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Shaders in sketches — Step

— 5 min read

Welcome to a small series of short posts where I thought of sharing how my brain works when it tries to explain to me some of the GLSL built-in functions I use when I make pixel shaders.

Shaders can be a rather complex and intimidating computer program to explore when one's new to it, but maybe it's all about perspective and how one can interpret the program pieces to make them work.

Maybe so far everything you've read or watched hasn't triggered your aha moment. Maybe your thoughts haven't been able to put the puzzle pieces together yet —— don't give up! Maybe these short posts might share a little light in the tunnel.

Understanding what exactly some of the GLSL standard functions do, has helped me in my quest to understand and write pixel shaders. Perhaps my way of understanding can help others too.

By the way, I'm starting a newsletter. If you prefer to skip this post, go to the newsletter section directly.

Step function

To get started, let's travel through the step() function, which takes two parameters to compare:

  step(edge, x)  

The links in the references below give us a description for this GLSL function:
0.0 is returned if x < edge, and 1.0 is returned otherwise.

But what does that mean? In my head, seeing a mathematical graph wasn't enough. My aha moment arrived, once I visualized the function as a tall wall separating two sides with solid colors.

ilithya's sketch of a wall in the y coordinate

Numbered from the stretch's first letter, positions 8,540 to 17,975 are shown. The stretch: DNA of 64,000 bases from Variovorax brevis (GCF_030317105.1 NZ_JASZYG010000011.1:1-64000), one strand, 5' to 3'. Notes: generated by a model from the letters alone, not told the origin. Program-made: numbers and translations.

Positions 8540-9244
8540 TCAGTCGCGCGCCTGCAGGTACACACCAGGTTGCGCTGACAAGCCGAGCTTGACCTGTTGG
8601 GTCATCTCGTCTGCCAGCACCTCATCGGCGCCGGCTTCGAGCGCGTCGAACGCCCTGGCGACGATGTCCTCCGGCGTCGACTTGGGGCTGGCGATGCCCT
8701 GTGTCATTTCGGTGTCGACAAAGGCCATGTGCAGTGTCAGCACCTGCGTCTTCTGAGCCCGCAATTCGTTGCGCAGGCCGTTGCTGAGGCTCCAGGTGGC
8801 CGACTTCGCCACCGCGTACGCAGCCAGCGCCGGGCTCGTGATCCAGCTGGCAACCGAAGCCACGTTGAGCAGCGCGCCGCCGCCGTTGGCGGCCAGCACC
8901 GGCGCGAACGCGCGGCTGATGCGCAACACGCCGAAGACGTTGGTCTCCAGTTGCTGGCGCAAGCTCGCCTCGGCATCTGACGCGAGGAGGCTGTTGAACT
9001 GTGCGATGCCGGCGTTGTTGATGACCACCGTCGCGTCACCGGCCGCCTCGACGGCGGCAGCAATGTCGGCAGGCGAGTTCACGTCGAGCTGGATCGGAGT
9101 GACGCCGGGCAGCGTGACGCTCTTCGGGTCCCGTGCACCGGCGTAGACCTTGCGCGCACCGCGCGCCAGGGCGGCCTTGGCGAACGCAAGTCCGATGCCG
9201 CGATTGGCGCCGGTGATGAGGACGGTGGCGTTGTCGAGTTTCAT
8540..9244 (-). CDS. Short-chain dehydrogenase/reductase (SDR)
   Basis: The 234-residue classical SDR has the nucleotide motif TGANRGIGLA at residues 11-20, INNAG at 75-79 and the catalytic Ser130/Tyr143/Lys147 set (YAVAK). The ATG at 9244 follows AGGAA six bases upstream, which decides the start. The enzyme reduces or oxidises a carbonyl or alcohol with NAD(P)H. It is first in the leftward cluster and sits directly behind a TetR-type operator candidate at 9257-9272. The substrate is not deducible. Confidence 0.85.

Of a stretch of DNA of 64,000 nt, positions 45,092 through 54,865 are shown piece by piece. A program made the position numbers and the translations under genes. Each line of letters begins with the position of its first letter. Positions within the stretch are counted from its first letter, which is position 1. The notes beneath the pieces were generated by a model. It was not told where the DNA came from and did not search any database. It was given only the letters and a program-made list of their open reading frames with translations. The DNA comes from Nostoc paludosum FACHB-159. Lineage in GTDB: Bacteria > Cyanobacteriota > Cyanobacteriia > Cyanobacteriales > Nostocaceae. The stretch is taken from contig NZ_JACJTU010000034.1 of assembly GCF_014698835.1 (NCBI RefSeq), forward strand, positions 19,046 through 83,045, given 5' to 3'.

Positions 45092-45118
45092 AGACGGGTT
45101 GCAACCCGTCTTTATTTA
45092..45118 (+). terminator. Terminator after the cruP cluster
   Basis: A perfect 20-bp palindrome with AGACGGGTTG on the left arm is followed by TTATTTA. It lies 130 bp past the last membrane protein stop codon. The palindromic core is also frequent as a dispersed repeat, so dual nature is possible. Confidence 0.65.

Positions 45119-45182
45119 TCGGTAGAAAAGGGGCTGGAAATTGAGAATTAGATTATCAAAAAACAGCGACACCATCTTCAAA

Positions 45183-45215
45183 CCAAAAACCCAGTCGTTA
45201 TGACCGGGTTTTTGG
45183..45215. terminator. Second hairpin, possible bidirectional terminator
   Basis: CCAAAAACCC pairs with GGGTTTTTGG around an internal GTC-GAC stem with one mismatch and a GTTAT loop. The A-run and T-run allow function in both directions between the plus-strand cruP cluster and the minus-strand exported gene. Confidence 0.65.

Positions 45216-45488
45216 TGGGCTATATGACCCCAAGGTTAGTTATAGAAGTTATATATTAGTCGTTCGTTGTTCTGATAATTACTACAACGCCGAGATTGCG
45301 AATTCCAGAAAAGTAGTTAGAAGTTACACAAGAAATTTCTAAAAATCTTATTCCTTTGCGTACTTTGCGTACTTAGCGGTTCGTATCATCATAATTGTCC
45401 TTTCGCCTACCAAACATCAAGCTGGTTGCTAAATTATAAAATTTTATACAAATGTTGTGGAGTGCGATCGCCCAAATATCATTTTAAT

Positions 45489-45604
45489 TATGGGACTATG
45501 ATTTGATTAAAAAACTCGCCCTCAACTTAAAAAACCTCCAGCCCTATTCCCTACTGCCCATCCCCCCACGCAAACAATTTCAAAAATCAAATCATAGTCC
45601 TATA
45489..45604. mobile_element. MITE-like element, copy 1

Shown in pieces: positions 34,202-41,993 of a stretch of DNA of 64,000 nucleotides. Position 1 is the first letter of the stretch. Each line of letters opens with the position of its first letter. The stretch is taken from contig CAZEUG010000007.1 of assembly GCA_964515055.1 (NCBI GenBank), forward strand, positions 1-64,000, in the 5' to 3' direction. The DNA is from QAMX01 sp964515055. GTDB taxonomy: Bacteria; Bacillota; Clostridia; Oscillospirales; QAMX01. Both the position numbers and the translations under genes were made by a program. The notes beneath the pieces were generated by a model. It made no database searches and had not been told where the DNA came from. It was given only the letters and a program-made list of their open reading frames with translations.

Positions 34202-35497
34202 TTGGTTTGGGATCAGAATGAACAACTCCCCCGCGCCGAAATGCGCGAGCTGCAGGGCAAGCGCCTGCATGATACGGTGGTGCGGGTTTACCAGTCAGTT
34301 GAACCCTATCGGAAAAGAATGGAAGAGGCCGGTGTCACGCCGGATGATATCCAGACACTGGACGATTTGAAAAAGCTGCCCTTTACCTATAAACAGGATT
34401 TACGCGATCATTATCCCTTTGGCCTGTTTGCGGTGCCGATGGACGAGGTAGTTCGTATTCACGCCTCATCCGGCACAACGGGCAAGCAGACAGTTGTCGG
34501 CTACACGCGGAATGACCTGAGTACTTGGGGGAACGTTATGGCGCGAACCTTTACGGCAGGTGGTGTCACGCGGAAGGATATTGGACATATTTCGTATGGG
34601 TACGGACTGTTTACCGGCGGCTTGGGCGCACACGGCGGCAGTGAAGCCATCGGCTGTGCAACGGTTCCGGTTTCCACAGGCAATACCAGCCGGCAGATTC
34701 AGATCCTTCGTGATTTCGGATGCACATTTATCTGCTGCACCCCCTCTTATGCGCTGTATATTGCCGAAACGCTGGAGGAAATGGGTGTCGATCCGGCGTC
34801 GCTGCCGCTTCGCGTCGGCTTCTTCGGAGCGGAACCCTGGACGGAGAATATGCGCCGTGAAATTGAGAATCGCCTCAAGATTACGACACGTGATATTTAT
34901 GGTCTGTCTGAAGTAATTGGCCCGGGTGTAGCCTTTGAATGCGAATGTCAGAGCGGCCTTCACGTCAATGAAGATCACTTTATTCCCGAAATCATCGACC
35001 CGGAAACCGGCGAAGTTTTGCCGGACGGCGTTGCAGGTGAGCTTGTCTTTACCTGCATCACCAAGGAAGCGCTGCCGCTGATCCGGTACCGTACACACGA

Shader sketch of GLSL step function: x = y
© ilithya

The two colors are black and white. Black when getting 0.0, and white when getting 1.0. In a pixel shader or better known as a fragment shader, the color outputted in your screen comes from a vector with four values — vec4().

That vec4() is the returned value of gl_FragColor which takes the first three values as an RGB color model and the last value as an alpha value for transparency. By focusing on a vec3() inside that vec4() containing three values, we can guess the color appearing in the screen — vec3(R, G, B):

  • 1 value for R (red channel)
  • 1 value for G (green channel)
  • 1 value for B (blue channel)

For this exemplification, if step() results in 0.0, we can assign that value to all of those three values from the RGB color model as a vec3(0.0, 0.0, 0.0), which in GLSL it can also be declared as a vec3(0.0).

If we dig deep into the RGB color model, colors can be expressed in different ways. One is as a percentage, where the black color is represented with three values (0%, 0%, 0%), and another one is the regular 8-bit (0, 0, 0).

The white color in the 8-bit expression is (255, 255, 255), while as a percentage (going from 0%-100%) is (100%, 100%, 100%), which in GLSL translates as a vec3() with three floating-point numbers as values — vec3(1.0, 1.0, 1.0) = vec3(1.0).

No matter if x is a linear coordinate or a distance between two or more points in a plane, build an imaginary wall splitting two colors. As long as I visualize such a wall growing from the edge whenever I use this function, I can make a clear picture of what that code will draw.

ilithya's sketch of a wall surrounding a circle in a plane
Shader sketch of GLSL step function: x = length()
© ilithya



I'm starting a tiny newsletter where I intend to share the rest of this series of posts with sketches.

I'll probably still post them eventually here on my blog, but if you prefer to receive them in your mailbox, subscribe!

It might be possible I'll also share other news about personal projects, art + tech topics, and whatnot.

You can expect no schedule and no spam. I imagine the most frequently I could write would be weekly or biweekly. Maybe once a month or every couple of months. It all depends on the flow and feel + life. ✌🏽